"This book is incredibly complete and easy-to-understand for anybody. I certainly recommend it for patients who want to know more about atrial fibrillation than what they will learn from doctors...."

Pierre Jaïs, M.D. Professor of Cardiology, Haut-Lévêque Hospital, Bordeaux, France

"Dear Steve, I saw a patient this morning with your book [in hand] and highlights throughout. She loves it and finds it very useful to help her in dealing with atrial fibrillation."

Dr. Wilber Su Cavanaugh Heart Center, Phoenix, AZ

"Your book [Beat Your A-Fib] is the quintessential most important guide not only for the individual experiencing atrial fibrillation and his family, but also for primary physicians, and cardiologists."

Jane-Alexandra Krehbiel, nurse, blogger and author "Rational Preparedness: A Primer to Preparedness"


"Steve Ryan's summaries of the Boston A-Fib Symposium are terrific. Steve has the ability to synthesize and communicate accurately in clear and simple terms the essence of complex subjects. This is an exceptional skill and a great service to patients with atrial fibrillation."

Dr. Jeremy Ruskin of Mass. General Hospital and Harvard Medical School

"I love your [A-fib.com] website, Patti and Steve! An excellent resource for anybody seeking credible science on atrial fibrillation plus compelling real-life stories from others living with A-Fib. Congratulations…"

Carolyn Thomas, blogger and heart attack survivor; MyHeartSisters.org

"Steve, your website was so helpful. Thank you! After two ablations I am now A-fib free. You are a great help to a lot of people, keep up the good work."

Terry Traver, former A-Fib patient

"If you want to do some research on AF go to A-Fib.com by Steve Ryan, this site was a big help to me, and helped me be free of AF."

Roy Salmon Patient, A-Fib Free; pacemakerclub.com, Sept. 2013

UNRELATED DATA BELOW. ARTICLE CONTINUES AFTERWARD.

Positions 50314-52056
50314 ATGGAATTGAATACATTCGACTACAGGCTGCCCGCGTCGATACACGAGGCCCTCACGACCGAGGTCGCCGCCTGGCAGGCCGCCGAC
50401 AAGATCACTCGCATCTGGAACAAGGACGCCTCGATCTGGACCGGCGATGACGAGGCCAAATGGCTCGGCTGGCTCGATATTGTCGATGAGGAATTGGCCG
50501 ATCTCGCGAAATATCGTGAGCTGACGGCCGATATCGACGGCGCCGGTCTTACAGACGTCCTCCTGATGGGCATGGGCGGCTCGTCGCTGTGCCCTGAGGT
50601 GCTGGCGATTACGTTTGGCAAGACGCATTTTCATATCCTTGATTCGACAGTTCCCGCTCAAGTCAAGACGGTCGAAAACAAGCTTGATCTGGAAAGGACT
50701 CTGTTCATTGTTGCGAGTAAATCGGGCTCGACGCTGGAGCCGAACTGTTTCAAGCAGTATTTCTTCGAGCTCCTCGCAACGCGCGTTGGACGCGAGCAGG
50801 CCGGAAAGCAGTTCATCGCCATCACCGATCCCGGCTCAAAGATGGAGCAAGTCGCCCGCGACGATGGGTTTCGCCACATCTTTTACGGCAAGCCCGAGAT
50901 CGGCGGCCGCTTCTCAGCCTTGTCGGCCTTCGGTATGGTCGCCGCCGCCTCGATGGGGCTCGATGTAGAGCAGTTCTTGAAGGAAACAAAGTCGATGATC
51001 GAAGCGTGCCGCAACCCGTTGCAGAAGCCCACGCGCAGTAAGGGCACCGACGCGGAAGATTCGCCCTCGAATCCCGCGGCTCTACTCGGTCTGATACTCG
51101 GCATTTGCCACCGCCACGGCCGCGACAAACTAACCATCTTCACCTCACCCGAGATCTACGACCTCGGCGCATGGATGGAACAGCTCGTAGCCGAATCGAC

FAQs Newly Diagnosed with A-Fib: Caffeine

11. “Is drinking coffee (tea, colas, other products with caffeine) going to make my A-Fib worse or trigger an A-Fib attack?”

I used to include coffee as a trigger of A-Fib. But a recent research study suggests the opposite, that coffee and caffeine in moderate to heavy doses (2-3 cups to 10 cups/day) may not trigger or induce A-Fib.

The researchers who discovered the antiarrhythmic effects of coffee (caffeine) were somewhat surprised at their findings. They had expected to find the opposite results. Caffeine is a stimulant. It makes its consumers awake and alert, and it improves performance.

Coffee (caffeine) is commonly associated with disruption of cardiac rhythm. But does research confirm this belief? Most cardiac patients tolerate normal amounts of caffeine without difficulty

The Danish “Diet, Cancer, and Health Study” which followed 50,000 middle-aged people for around six years, found that caffeine does not increase the risk for developing A-Fib. The daily consumption of caffeine from coffee, tea, cola, cocoa, and chocolate was quite high, as is usual in Scandinavia where people drink 2-10 cups of coffee per day. But researchers are currently unable to identify the mechanism(s) behind coffee’s potential antiarrhythmic effect.

The important question is, how does coffee (caffeine) affect you personally?

If you drink a cup of coffee and then have an A-Fib attack, you may have to stop drinking coffee. But for others, a blanket prohibition against drinking coffee probably isn’t justified by current research. In fact, coffee (caffeine) may have antiarrhythmic effects.

Advice from contributor ‘Allan’, cured of Persistent A-Fib after two ablations at Bordeaux, writes:

“I tried many different things both mainstream and alternative to get relief from A-Fib. I also observed and noted triggers with a great deal of intensity, so I feel compelled to comment on the latest post regarding the positive effects of Coffee/Caffeine. I never had anything other than bad effects from coffee on my A-Fib. Coffee/caffeine was a significant trigger for me…even in very small doses. So I guess my story underscores the complexity of triggers/suppressants across the general population. I do hope people reading that report don’t go out and dose up on coffee. We all know that coffee will make our hearts go faster, which is probably not good.”

Thanks to contributor Karl for calling our attention to these articles.

Last updated: Thursday, December 8, 2016

Go back to FAQ for the Newly Diagnosed A-Fib Patient

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